Enter your email address and start getting breaking law firm and legal news right now!
Oklahoma Law Changed to Make Black Friday Sales Easier
This year, Black Friday will provide greater reason for celebration in Oklahoma. The Unfair Sales Act, 1949, of Oklahoma that had made it mandatory for retailers to charge at least 6% more than cost price of an item can be avoided.
In 2011, Oklahoma Attorney General Scott Pruitt gave a formal opinion that Black Friday sales could lead to violation of the law. But this holiday season Oklahoma retailers may be able to sell items below cost price, for the first time since the 40s.
The objective of the Unfair Sales Act, 1949 was clear – protect small local retailers from large enterprises that competed in the same space.
However, in the last 70 years and more, so much has changed that the protectionist attitude amounted to nothing more than losing fun and sales.
Because there is nothing that prevented purchasers from ordering items online or going for shopping sprees to other states.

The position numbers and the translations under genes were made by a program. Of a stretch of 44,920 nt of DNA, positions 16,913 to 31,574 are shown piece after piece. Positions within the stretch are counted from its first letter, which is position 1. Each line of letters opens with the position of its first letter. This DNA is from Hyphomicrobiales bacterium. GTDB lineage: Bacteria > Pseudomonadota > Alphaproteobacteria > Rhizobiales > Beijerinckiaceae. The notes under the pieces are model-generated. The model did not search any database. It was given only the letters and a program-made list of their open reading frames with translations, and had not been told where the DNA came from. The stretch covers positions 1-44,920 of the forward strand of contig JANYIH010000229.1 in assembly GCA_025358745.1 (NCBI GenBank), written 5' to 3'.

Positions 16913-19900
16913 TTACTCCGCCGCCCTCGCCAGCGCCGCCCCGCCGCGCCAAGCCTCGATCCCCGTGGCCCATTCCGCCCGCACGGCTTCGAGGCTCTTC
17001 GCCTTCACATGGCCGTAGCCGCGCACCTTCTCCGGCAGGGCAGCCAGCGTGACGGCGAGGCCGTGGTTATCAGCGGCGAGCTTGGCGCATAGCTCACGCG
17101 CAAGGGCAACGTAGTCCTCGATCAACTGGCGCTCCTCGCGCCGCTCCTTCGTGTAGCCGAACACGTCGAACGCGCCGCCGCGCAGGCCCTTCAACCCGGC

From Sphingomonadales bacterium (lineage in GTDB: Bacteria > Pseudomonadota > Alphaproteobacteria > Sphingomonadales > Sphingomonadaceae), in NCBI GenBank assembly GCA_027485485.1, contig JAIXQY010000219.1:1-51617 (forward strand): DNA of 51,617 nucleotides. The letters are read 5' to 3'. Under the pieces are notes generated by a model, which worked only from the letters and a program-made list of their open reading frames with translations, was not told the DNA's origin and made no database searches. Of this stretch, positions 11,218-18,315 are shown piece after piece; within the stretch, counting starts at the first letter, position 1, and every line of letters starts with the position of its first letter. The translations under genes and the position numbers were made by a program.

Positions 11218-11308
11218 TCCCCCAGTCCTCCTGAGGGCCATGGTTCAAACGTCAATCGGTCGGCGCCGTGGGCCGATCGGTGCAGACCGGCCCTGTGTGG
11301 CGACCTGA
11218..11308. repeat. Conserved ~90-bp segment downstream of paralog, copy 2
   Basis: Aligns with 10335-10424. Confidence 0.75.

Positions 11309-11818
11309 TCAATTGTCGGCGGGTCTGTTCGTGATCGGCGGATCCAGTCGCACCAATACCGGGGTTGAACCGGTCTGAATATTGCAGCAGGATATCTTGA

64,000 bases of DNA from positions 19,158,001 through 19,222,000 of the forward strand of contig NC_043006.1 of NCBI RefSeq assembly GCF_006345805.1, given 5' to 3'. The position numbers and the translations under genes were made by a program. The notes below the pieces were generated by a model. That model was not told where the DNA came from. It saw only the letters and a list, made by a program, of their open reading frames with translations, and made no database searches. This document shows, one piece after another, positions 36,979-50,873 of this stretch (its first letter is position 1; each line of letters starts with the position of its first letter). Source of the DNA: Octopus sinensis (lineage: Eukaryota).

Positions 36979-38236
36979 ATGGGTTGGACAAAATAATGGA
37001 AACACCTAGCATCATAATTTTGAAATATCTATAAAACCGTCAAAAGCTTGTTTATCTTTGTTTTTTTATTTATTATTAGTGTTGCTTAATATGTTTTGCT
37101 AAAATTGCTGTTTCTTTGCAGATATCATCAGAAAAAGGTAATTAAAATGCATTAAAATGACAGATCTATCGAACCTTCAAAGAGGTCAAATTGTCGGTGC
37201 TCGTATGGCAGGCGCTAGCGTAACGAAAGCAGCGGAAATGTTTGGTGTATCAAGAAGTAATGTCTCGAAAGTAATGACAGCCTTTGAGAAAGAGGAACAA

Actually, the purpose of the Act was defeated in that the local retailers it sought to protect were the businesses that suffered, along with their loyal customers.
To set things right, earlier this year, the Oklahoma Legislature passed a bill allowing state and local retailers to sell general merchandise at prices of their choice for up to 10 sessions a year with each session lasting up to 15 days.
This, in effect, for the first time in more than 60 years, provides Oklahoma retailers to celebrate Black Friday sales and the Christmas holiday season at par with online and out-of-state competitors.
Certain essential items, like groceries, medications, gasoline and lumber remain subject to restrictions. But toys, gift items, gadgets, and most things that people buy on holiday season, including clothing will now be going on sale in Oklahoma.
Enjoy!Oklahoma Law Changed to Make Black Friday Sales Easier by Scott